“Who’s Got the Gig?” March 2-3, March 9-10, And March 16-17, 1979

“Who’s Got The Gig?” was the headline across the article printed in “Worlds Thunder Current” a college newspaper published September 4, 1979, featuring a review of Parousia’s back-to-back weekend performances at Brush Gardens March 9-10 and March 16-17, 1979.

'Worlds Thunder Current', “Who’s Got The Gig?” , 09.04.79 (TOP)

‘Worlds Thunder Current’, “Who’s Got The Gig?” , 09.04.79 (TOP)

It was Kim Watts that hooked the band up with Harold Goldberg, a fledgling copy writer she met at Buff State.

Harold decided to write a piece about a… well, I’m not sure what it’s really about, but Goldberg makes it a point to chide on and on about the pretentious expectations of inexperienced local rock bands expecting to be paid, treated and exalted as rock stars, all within their first year of existence. WOW! Was he really talking about Parousia??

It was pretty obvious that Goldberg had an agenda going into this project and from his “research” chose only those facts that fit his narrative, which by his own words seems to be something like, “inexperienced local rock bands are delusional idiots.”

'Worlds Thunder Current' “Who’s Got The Gig?” 09.04.79 (BOTTOM)

‘Worlds Thunder Current’ “Who’s Got The Gig?” 09.04.79 (BOTTOM)

Parousia had no pretentious notions that weren’t within reason; we sincerely believed the band and its entourage had actual talent, from the musicians to the road crew. After careful thought we decided to ‘take a shot’ at writing and performing our own music and anyone that wanted to work towards the same goal were invited to join us.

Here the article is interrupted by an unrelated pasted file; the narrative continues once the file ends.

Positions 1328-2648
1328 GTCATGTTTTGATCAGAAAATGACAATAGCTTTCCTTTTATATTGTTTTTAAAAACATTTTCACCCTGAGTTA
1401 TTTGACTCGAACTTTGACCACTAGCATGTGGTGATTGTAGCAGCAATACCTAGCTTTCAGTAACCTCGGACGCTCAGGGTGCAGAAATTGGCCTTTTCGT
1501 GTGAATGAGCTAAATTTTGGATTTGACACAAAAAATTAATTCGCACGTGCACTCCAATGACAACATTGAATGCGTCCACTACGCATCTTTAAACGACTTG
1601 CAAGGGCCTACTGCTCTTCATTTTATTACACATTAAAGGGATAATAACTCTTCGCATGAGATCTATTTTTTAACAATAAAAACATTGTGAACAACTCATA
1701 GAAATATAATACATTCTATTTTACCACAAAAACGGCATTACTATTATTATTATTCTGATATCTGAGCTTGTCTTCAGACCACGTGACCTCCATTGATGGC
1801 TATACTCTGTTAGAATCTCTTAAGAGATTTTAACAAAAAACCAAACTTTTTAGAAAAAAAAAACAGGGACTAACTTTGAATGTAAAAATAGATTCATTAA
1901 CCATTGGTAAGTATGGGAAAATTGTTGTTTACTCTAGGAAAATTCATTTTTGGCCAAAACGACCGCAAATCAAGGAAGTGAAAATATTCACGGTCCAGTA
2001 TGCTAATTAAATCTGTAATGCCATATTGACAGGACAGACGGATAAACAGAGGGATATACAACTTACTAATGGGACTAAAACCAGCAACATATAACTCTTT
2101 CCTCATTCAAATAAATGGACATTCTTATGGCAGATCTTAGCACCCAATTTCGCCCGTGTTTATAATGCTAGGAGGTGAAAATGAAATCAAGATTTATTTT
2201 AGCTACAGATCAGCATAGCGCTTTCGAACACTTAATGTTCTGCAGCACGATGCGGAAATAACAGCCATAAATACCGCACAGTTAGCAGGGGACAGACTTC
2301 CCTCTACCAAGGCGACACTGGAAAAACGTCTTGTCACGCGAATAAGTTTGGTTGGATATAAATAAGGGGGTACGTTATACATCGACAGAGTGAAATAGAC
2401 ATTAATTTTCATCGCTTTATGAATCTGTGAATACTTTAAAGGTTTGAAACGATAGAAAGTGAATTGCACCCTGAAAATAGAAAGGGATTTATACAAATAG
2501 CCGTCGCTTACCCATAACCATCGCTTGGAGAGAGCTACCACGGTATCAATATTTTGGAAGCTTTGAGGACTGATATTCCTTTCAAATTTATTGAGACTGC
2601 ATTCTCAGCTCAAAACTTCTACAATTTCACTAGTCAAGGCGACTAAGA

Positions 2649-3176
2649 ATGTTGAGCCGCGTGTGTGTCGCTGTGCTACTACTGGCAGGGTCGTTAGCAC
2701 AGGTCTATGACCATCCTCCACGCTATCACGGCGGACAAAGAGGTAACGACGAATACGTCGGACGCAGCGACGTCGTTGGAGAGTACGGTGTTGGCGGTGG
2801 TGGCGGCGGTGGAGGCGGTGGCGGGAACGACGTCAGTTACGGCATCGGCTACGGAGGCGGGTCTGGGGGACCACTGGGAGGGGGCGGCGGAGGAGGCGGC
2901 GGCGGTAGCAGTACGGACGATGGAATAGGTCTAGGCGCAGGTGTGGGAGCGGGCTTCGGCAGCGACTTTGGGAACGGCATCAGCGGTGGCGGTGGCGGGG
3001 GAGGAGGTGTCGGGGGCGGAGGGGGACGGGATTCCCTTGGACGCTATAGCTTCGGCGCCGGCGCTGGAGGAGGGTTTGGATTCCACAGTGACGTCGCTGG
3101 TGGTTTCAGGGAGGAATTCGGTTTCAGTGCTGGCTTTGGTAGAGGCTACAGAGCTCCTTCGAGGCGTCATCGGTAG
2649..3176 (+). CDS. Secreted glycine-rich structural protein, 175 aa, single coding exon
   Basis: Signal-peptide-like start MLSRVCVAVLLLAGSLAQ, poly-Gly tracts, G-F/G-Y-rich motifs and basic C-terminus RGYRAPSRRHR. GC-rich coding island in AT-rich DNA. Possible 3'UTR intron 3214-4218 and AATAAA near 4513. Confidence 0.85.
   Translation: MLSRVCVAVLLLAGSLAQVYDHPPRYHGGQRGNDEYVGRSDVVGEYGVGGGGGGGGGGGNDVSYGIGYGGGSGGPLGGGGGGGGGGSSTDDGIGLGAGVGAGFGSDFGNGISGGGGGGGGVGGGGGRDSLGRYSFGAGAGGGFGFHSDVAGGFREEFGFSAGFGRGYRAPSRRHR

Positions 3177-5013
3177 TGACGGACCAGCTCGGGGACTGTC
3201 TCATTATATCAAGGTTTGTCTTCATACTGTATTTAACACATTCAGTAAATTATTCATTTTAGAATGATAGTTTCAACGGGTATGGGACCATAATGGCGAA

Kim Watts & Patrick Connolly

The consensus was for us to focus on recording original songs with the intention to (one day soon hopefully) land a record deal and a college tour to market the album. Recording, pressing and self-releasing an album of our own songs was an unreachable financial goal for us but we were confident we had ‘something special’ in our band and all agreed to prepare for success in the only way we knew how.

On one front, focusing on writing songs and then recording the best ones in a local inexpensive recording studio. Then, get airtime for those songs on local college radio stations.

On another front, we had to perform live on stage as often as possible in order to get good at producing a consistent and entertaining rock show that looked and sounded great night after night after night, like clockwork, just like it would be have to be on a tour financed by a record label.

Kim Watts & Patrick Connolly

Until people heard Parousia on the radio, recognized our songs and wanted to hear our songs played live, the band had to cover songs heard most often on classic rock radio. For our band, this seemed to be the only path to getting on stage at the better rock clubs in Buffalo. Parousia was blessed with talent but had had marginal equipment that performed inconsistently at best, had little to no money and no prior experience in producing shows. The best we could do at having our own music heard each night was to ‘sneak’ one or two original songs into a set of music. Anymore than that and we risked complaints from the audience or club manager.

Parousia’s first big show at McVan’s nite club, November 22, 1978

Parousia’s first big show at McVan’s nite club, November 22, 1978

Goldberg was right in the respect that Parousia was a young and inexperienced band, having first come together less than a year ago in August of 1978, playing our first show at McVan’s four months ago, November 22, 1978.  But, Goldberg just bashed Parousia for that… even after band manager, Phil Christopher from Multi Media attractions, explained to Goldberg in the interview that the specific reason Phil booked Parousia at the Brush Gardens, way out in Chaffee, was to tighten the overall performance, gain confidence and learn how to ‘work an audience’, which we did. We learned a lot over the three weekends at Brush Gardens, and were ready to move onto our next gig where we did get to play our own music at Katherine Cornell Theater in the University of Buffalo, April, 1979.